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Serving Sri Lanka

This web log is a news and views blog. The primary aim is to provide an avenue for the expression and collection of ideas on sustainable, fair, and just, grassroot level development. Some of the topics that the blog will specifically address are: poverty reduction, rural development, educational issues, social empowerment, post-Tsunami relief and reconstruction, livelihood development, environmental conservation and bio-diversity. 

Friday, May 26, 2006

Being productive despite the odds

Sunday Times: 21/05/2006" By Randima Attygalle

Their white sticks guide them all the way from Negombo to Colombo whilst a sturdy young man is generous enough to ‘lend his sight’ and strength to carry the heavy bundle of bed linen, table cloths, sarees and an assortment of handloom products. Although nature has robbed them of vision, it has not dampened the enterprising spirits of Wilman Tissa and his companion S.Amarasena who have been providing many a household with durable and comfortable handlooms for over 15 years.

Having mastered the craft of cane weaving at the Vocational Training Centre in Seeduwa affiliated to the Department of Social Services, Tissa moved to greener pastures of the handloom business in the mid 80s. “With three children to feed, cane weaving was not the best of trades for me, thus I moved on to the handlooms,” recalls Tissa of his beginnings in the business.

All handloom products sold by Tissa and Amarasena are the efforts of the visually handicapped who have been trained in the art at the Vocational Training Centre in Seeduwa. “Initially, the woven products were bought by the centre itself and it came to a halt in the early 80s compelling the weavers to sell on their own and this created a circle of blind buyers like us who initiated this door to door sale of handlooms,” explains Tissa. According to Tissa, this venture is a mutual one which boosts the quality of life of all visually handicapped. “The art of handloom binds all blind together as both the weaver and the seller earn their daily bread thanks to it,” says Tissa with a smile.

Assuring the best of quality, both Tissa and Amarasena are confident about the material sold. “Our handlooms are durable and consumer-friendly as the best raw materials are used in weaving them,” explains Amarasena adding that pure cotton thread and approved dyes assure the durability and comfort of bed linen, table ware and even sarees.

According to Amarasena the ‘double threading’ is another specialty in their handlooms. “Double threading guarantees the long-lasting quality of the material and their close proximity enhances it,” he said.

According to Tissa, manually-operated weaving machines employed in the craft differ from item to item depending on their width. “For instance, the width of the pillow case is less than a table cloth for which two different weaving machines are used,” he said.

Talking about the average daily output by the weavers, Tissa says, “around 15 large-sized bed sheets can be woven by an experienced weaver and even an average weaver is capable of producing 8-10 sheets per day.” As to how the quality of a material bought from the weavers is judged, Amarasena replies, “it’s purely by the touch. With time, we can assess the quality of a handloom by touching it, although this is difficult for any beginner in the business.”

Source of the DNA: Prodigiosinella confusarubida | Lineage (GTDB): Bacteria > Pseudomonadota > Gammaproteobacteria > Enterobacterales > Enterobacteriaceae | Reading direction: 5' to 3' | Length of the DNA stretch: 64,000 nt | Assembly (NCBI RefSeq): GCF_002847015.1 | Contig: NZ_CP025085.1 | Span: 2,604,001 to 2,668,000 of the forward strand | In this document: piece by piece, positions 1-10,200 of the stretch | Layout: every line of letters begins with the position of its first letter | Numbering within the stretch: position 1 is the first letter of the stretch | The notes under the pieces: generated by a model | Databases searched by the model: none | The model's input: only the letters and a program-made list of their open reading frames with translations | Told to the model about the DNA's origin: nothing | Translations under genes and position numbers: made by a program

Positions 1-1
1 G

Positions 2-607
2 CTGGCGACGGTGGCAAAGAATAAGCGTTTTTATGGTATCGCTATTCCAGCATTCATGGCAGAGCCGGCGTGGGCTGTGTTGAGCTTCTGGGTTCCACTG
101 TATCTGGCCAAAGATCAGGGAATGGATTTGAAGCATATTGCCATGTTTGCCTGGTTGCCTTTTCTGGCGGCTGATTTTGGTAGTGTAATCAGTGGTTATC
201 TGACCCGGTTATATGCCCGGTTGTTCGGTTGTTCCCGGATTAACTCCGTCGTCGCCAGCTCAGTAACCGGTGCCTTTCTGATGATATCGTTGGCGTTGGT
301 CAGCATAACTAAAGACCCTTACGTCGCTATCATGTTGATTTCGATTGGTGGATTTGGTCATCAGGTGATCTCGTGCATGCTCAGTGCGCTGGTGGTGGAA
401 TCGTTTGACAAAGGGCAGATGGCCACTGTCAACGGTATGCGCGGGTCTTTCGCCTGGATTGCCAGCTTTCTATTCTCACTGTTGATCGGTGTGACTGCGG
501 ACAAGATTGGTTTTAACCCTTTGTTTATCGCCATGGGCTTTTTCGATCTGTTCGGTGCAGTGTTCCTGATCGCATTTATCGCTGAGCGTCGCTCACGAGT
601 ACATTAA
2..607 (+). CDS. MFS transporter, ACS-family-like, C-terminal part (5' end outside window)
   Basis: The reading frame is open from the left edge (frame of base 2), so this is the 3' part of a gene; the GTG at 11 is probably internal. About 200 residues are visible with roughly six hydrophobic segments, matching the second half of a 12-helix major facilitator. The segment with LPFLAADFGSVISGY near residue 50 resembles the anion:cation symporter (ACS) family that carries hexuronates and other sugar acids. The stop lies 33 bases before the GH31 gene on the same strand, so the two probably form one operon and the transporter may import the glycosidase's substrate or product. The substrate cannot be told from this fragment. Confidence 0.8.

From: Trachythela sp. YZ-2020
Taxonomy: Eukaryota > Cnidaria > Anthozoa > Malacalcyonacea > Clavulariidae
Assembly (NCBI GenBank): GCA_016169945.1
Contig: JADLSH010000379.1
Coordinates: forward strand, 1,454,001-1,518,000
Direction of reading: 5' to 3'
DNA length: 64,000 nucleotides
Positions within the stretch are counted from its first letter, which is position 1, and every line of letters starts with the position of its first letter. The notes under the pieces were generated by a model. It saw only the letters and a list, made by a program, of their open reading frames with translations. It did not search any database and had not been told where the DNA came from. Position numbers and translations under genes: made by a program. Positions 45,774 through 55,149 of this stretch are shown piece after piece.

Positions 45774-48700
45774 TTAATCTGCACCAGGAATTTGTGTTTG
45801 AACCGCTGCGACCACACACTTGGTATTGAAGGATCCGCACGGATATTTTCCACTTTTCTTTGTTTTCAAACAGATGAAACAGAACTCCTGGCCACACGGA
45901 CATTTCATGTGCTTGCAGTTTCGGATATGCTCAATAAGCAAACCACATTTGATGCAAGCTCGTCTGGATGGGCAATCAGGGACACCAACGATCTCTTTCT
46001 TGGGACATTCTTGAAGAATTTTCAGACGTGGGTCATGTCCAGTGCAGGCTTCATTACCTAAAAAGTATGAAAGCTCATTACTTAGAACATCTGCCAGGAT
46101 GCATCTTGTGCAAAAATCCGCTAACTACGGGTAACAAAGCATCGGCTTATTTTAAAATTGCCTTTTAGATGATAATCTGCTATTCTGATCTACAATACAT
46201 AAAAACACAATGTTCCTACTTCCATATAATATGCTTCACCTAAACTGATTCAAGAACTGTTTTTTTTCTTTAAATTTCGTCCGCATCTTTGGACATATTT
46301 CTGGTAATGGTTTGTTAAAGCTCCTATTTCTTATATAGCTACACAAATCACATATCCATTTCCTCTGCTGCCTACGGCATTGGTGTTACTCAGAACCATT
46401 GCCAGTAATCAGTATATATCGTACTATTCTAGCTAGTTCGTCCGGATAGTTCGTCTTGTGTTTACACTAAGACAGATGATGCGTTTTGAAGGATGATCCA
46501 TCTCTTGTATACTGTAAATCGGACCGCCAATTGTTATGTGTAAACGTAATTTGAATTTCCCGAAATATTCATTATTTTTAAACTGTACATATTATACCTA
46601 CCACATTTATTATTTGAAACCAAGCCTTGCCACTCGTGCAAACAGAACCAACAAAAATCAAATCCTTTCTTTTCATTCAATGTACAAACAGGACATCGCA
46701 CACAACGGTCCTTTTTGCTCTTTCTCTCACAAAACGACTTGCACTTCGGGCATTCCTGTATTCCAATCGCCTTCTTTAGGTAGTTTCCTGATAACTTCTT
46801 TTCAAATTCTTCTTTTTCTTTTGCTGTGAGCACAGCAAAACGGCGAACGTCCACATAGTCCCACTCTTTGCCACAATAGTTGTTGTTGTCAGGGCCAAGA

Although born to blind parents, Jude Prasanna is blessed with sight and renders a helping hand to Tissa and Amarasena in their door-to-door handloom business carrying the heavy bundle of handlooms. Prasanna who works as a machine operator in a garment factory, assists Tissa in his business over the weekends. “My parents who are now quite old, once used to engage in this handloom business to support the family and today I am glad to help out a breadwinner like Tissa,” he said.

Covering Colombo and its suburbs such as Kirillapone, Nugegoda, Battaramulla and Kottawa, Tissa and his mates make a trip all the way from Negombo five times a week.

“We generally have a decent sale but there are days that we return home empty handed,” he said adding that festive seasons such as the April New Year and Christmas are the most lucrative periods for them. “Customers who patronize our products don’t fail to buy gifts for the relations and friends during these seasons and we even get special orders at these times of the year,” he added. Since Tissa and his team walk from door to door they are restricted from many items which they all see as one of the major hardships in their business. “We cannot afford any sort of a vehicle other than public transport, therefore to fill the void, we accept orders from customers who are particular about a certain colour or length and width of bed linen and table ware,” explains Tissa.

Both Tissa and Amarasena are of the view that their business can be boosted if handloom boutiques and other similar outlets come forward to buy their goods. “When you buy our goods it not only helps less privileged people like us but you can be happy that you are taking home a product of quality,” smiles Tissa.

Tissa and Amarasena could be contacted on the following numbers: Tissa: 077-3077027 and Amarasena: 078-5409810

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